2.) Research any books that are related to your child’s fears and purchase them in order to help your child learn coping strategies. By your child having books that are related to their fears, they are able to identify with the characters in the books that are experiencing very similar symptoms to them and eventually work through their fear.
3.) Do NOT force a child to confront their fears all of a sudden. Facing fears has to be at a very gradual pace. In therapy, we call this systematic desensitization, a fancy word that means we expose a child to their fear very slowly over a period of time. If you expose your child all of a sudden to their fear, then you will most likely make the situation much worse.
4.) If you see that after you as the parent have tried talking to them, bought resource books related to the fear, and taken steps to resolve the problem and the problem persists, then consider help from a mental health professional.
Children require a stable environment that is relatively free from chaos. We all have chaos and stress in her lives from time to time, however a structured environment is the best in order to allay a child’s fears. Remember, when children do not know what to expect and their lives are full of chaos, this often brings about anxiety and fears.
Stress or anxiety seems to be in everyone’s life in varying degrees. Stress affects children, adolescents, and adults alike and here is a very easy way to manage your stress. As a therapist, I see lots and lots of patients even children that are suffering from anxiety and a technique professionals often use is visual imagery. Visual imagery or visualization is a very easy stress management technique that you can use almost anywhere. This technique, I recommend to all of the children I see and each person makes up their own little “happy place”. Here is what you do:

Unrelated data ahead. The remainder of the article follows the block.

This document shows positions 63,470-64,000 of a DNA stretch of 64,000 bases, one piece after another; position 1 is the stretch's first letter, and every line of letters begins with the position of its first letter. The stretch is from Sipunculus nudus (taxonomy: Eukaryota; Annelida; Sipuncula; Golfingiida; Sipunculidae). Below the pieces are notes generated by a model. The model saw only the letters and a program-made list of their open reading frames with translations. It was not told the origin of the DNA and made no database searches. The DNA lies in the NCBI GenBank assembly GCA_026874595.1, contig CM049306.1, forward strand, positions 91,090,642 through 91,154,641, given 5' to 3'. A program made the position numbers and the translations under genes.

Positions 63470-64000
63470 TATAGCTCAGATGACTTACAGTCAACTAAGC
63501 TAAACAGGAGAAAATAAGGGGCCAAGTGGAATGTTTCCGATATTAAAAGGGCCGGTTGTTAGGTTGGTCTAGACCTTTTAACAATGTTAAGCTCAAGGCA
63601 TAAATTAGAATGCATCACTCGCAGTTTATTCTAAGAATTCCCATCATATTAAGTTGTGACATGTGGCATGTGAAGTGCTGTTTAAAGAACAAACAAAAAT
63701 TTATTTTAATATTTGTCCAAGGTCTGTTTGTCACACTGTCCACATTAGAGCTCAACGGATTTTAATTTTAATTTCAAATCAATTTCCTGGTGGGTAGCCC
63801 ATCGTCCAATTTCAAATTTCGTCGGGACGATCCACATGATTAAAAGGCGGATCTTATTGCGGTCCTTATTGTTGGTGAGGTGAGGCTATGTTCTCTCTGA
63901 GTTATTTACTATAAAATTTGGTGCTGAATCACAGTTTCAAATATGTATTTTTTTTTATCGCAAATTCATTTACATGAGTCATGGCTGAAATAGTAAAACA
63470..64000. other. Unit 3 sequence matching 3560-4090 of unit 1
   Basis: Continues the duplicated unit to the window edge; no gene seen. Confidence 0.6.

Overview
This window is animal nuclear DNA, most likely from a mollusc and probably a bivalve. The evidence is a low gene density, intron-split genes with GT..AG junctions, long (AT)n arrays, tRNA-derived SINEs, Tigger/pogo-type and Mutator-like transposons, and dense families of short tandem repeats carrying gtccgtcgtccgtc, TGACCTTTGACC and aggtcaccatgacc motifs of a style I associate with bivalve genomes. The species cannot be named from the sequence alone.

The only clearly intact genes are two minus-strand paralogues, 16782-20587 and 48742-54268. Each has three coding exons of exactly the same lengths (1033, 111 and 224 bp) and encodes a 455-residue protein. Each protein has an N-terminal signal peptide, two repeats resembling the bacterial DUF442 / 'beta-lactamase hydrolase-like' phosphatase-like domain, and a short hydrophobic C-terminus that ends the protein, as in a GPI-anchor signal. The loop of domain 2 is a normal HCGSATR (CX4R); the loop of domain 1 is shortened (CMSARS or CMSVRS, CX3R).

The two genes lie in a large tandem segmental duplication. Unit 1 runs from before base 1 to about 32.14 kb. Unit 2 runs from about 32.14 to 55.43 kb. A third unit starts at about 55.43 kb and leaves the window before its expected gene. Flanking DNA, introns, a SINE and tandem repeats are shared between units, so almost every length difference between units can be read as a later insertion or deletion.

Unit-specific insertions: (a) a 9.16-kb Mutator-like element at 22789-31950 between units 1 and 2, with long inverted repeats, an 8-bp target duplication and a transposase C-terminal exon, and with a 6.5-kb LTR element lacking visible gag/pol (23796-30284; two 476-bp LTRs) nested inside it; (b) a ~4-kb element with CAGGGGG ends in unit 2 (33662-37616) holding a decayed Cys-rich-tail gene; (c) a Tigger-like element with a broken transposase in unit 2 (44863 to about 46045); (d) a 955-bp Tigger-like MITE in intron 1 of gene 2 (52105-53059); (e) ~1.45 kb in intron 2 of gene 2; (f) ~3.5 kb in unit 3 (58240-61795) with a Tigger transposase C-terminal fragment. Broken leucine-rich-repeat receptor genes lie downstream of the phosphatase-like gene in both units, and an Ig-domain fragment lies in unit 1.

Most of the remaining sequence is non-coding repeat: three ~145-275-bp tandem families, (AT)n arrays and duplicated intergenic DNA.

Make up your own place to relax. Breathe in deep and exhale slowly before you begin. Now, picture a scene, you sitting in a hammock facing the ocean. You lost your cell phone so no one will be calling you. Notice how warm the sun is and the breeze is blowing and feels very nice. Stay in this picture for a while and notice that the birds are singing in the trees and the cabana boy just brought you a tall glass of iced tea. You are totally relaxed and feel terrific. You continue to breathe in and out slowly and you drift off to sleep for a few seconds and are totally refreshed.
Of course, this is my daydream!! This may seem hard at first to do since we do not train ourselves to relax, but practice this every day and it will become second nature to you. Give yourself permission to take a few minutes and practice this every day. Children can even do this at home before they start their school day and their “daydream” can be changed to something that they enjoy or relaxes them. Now, have a wonderful day!!